Legends of Hollywood: The Life of Woody Allen

  • by Charles River Editors
  • Narrated by Robin McKay
  • 1 hrs and 19 mins
  • Unabridged Audiobook

Publisher's Summary

Few celebrities have been as transparent over the course of their careers as Woody Allen, as even those who have seen just a fraction of his films can feel as though they know him. Woody has never made an attempt to hide the core aspects of his persona: a Jewish resident of New York City; a lover of jazz, baseball, and the New York Knicks; and, more controversially, someone who has been married on several occasions, most recently to the adopted daughter of his former partner. What's more, there seems to be very little separating the real-life Woody Allen from the characters he plays in his films, as he frequently appears to be playing himself. It is this quality that offers familiarity for those watching a Woody Allen movie, and viewers know to expect sharp dialogue, jazz music, a New York setting, and a strong dose of psychoanalysis, all of which add up to the prolific oeuvre of one of America's most gifted screenwriters of the past half century.
Since Woody Allen has been prolific in his output and transparent in his presentation to the public, it is easy to lose sight of the remarkable breadth of his career. Indeed, over his career, Woody has excelled at slapstick humor while also tackling philosophical themes, often in the same films. His films have appealed to both a mass audience as well as an international art house audience, the same audience that endorses Ingmar Bergman, Federico Fellini, and other such directors of international renown. As much as Woody is a gifted comic, he is also someone whose humor transcends the comedic genre, spilling seamlessly into dramatic themes of love, art, and mortality.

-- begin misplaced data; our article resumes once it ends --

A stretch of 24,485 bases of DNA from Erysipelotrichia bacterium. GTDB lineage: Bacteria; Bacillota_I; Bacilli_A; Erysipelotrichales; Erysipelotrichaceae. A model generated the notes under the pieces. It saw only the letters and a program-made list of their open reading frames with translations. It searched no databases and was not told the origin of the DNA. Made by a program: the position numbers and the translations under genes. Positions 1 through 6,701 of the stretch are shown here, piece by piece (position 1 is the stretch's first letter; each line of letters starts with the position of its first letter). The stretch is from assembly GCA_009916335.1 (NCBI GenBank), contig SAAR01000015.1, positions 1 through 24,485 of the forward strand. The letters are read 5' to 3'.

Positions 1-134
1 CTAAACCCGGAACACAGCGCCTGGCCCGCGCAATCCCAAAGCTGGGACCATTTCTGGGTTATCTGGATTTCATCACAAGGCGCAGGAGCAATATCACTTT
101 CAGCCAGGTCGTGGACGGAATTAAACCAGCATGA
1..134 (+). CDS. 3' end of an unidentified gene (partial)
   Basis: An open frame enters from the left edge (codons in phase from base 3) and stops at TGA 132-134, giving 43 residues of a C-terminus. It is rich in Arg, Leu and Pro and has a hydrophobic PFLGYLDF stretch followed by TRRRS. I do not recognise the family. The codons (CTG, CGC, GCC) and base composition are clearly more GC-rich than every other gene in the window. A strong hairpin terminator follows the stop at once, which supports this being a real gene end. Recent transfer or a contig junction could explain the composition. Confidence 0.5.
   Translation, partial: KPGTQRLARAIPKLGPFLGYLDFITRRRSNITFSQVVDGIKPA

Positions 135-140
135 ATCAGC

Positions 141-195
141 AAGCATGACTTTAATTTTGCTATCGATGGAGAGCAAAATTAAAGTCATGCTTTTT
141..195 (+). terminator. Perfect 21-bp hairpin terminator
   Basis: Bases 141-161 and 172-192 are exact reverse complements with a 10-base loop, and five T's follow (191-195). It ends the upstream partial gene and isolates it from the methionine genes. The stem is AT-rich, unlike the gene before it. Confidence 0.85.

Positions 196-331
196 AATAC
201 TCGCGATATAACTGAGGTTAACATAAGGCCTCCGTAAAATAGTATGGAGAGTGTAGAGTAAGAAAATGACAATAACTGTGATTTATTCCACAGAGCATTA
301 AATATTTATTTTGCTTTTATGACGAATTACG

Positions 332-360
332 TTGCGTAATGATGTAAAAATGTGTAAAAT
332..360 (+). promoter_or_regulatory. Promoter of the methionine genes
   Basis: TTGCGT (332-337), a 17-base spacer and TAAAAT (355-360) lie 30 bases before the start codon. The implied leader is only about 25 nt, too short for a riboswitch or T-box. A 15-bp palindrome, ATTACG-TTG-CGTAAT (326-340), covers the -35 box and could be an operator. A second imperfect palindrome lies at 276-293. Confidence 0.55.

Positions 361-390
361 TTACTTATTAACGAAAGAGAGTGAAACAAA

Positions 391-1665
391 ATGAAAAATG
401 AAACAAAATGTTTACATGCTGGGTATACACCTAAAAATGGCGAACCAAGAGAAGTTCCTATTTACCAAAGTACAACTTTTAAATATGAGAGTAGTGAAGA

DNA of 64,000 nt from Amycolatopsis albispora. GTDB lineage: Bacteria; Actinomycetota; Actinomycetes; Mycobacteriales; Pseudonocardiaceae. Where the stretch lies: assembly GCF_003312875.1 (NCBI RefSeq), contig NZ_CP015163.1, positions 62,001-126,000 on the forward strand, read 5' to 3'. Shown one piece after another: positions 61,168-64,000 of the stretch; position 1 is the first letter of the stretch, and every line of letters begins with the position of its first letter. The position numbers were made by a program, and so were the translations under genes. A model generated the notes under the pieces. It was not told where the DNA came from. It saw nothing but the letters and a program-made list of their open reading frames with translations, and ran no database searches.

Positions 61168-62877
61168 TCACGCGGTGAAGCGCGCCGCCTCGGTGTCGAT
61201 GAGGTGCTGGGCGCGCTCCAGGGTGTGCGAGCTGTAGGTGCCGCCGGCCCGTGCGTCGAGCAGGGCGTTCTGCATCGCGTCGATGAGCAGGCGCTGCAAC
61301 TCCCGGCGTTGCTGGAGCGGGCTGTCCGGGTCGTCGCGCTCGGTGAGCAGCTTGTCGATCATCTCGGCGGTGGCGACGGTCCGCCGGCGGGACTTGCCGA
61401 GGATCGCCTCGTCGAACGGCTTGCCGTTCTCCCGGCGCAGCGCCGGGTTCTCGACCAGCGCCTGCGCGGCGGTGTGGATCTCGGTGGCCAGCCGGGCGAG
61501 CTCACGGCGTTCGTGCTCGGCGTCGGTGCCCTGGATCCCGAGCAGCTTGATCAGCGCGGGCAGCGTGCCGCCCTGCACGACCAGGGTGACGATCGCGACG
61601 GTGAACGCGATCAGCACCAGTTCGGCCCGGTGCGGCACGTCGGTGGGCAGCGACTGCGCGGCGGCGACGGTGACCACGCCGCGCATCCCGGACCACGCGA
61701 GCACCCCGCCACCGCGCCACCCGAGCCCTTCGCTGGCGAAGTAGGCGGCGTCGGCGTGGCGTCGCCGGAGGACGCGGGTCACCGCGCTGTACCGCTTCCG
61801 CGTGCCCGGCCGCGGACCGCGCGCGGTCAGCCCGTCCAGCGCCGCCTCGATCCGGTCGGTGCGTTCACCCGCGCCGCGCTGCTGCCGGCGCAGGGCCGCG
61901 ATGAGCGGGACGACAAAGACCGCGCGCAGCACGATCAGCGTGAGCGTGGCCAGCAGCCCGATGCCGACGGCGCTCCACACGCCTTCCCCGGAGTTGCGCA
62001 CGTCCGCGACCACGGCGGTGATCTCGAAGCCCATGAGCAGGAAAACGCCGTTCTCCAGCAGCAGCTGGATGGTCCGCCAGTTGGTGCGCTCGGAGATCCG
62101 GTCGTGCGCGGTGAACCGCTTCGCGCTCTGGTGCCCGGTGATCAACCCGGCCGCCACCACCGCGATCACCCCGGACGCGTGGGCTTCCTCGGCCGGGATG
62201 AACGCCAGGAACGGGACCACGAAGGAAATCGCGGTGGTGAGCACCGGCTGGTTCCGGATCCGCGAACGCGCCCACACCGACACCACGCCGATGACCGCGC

While it is true that Woody Allen has always been a transparent, often self-deprecating figure, it is also important to acknowledge that he was not born with his persona, and that it was constructed with an eye toward professional success; after all, "Woody Allen" is a stage name, one that he felt would be more lucrative than Allan Konigsberg. Ironically, while his stage persona has remained consistent and is familiar to many across the world today, the ways in which Allen's public image changed over time have been dramatic.

Legends of Hollywood: The Life of Woody Allen critically examines the personal life and films of Hollywood's most critically acclaimed screenwriter.

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Book Details

  • Release Date: 04-24-2015
  • Publisher: Charles River Editors